Although, the discussion heretofore has discussed using a camera of a mobile device to scan a code, it should be noted that in some embodiments the mobile app (the FIG. 2) may allow the consumer to simply enter a retailer assigned number assigned by the retailer for the transaction with the transaction details for the number housed or available via a backend retailer system and capable of being linked to via the mobile transaction service that receives the number from the consumer via the mobile app. The mobile transaction service may service multiple retailers and the number can provide an identifier for the particular backend retailer system. Alternatively, the consumer can use the mobile app to select a specific retailer and then enter the POS generated transaction number. The point here is that there is a variety of mechanisms besides a code scan that can achieve the same result as has been discussed heretofore and these mechanisms are intended to fall within the scope of various embodiments of this invention.

So, in an embodiment, the consumer uses his/her smart phone camera to capture (scan) the code, which encapsulates details of the bill/check and an URL link to the mobile transaction service.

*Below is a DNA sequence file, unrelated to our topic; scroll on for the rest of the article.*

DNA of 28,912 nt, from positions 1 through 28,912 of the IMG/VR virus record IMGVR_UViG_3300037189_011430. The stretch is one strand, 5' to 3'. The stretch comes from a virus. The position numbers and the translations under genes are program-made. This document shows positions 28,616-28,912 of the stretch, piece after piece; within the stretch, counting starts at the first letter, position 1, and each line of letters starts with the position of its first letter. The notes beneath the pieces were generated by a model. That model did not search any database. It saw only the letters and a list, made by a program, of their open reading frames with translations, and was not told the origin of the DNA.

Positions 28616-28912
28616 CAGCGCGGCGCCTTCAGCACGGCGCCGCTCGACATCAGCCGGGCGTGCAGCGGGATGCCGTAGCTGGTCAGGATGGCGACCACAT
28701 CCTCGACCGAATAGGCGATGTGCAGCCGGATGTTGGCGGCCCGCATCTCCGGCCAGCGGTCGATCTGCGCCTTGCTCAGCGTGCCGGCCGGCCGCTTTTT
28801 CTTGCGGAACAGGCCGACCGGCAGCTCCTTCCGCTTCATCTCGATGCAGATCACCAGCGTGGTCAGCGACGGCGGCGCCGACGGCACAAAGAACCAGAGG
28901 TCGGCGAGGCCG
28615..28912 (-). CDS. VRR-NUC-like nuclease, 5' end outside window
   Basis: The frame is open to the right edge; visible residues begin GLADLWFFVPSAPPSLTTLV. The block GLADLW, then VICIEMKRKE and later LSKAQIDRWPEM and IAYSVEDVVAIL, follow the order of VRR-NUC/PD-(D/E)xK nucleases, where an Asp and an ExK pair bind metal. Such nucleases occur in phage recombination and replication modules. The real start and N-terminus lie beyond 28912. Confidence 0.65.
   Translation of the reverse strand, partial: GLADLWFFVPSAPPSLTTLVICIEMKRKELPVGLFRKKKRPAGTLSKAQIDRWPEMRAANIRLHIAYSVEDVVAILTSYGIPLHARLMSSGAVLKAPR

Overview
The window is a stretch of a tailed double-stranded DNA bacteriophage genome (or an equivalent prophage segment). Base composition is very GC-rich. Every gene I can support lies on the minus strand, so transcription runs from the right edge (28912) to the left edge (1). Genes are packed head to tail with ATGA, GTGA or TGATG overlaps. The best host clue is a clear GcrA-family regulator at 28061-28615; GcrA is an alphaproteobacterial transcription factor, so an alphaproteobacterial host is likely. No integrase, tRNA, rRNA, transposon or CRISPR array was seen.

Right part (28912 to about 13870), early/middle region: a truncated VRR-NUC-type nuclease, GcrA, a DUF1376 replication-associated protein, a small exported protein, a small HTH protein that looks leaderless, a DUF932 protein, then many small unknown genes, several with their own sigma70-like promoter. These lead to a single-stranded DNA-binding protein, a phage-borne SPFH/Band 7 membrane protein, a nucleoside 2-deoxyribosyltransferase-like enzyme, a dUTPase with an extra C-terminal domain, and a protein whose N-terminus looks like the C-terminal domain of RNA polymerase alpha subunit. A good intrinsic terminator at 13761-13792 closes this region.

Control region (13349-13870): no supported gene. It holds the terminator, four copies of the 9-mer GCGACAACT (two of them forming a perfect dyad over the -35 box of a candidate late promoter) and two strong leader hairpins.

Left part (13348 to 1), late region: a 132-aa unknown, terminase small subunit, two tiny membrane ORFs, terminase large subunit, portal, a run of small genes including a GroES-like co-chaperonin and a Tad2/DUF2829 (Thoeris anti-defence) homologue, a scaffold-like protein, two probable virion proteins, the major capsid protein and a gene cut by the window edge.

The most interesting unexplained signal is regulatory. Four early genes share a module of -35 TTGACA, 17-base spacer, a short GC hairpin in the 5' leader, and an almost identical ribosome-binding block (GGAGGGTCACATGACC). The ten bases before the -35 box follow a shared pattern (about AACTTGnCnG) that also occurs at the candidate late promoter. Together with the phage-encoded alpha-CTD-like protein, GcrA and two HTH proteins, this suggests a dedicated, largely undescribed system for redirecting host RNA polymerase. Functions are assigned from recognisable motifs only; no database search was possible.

A browser application on the smart phone presents the consumer with a payment transaction from the retailer, which the consumer then interacts with to pay the bill/check, via the consumer's smart phone. Optionally, profile data for the retailer may already provide the specific payment details that the consumer wishes to use and a summary may be presented to the consumer via the mobile device for the consumer to confirm usage of those preferred payment details or for the consumer to change and enter different payment details.

The POS system and/or the mobile transaction service provide an electronic receipt to the consumer, which is emailed to the consumer's account and/or sent as a test message to the smart phone.

The POS system and/or the mobile transaction service can optionally push a voucher/coupon to the consumer and provide metrics back to a retailer's backend system regarding the goods/service sold.

Optionally, the consumer is also provided a paper receipt with another printed code containing promotional information/opportunities from the retailer and/or provider of the mobile transaction/loyalty service.

With this context, the initial component of the overall processing to automate a retail transaction is presented with reference to the processing of the mobile transaction service and the processing elements of the FIG. 1.

At the outset, it is noted that the mobile transaction service can actually be implemented as part of a particular retailer's backend system and integrated within the backend system. Alternatively, the mobile transaction service can be an independent third-party service offered to retailers and consumers and may or may not charge and collect transaction fees or may be provided on a subscription bases to retailers and/or consumers.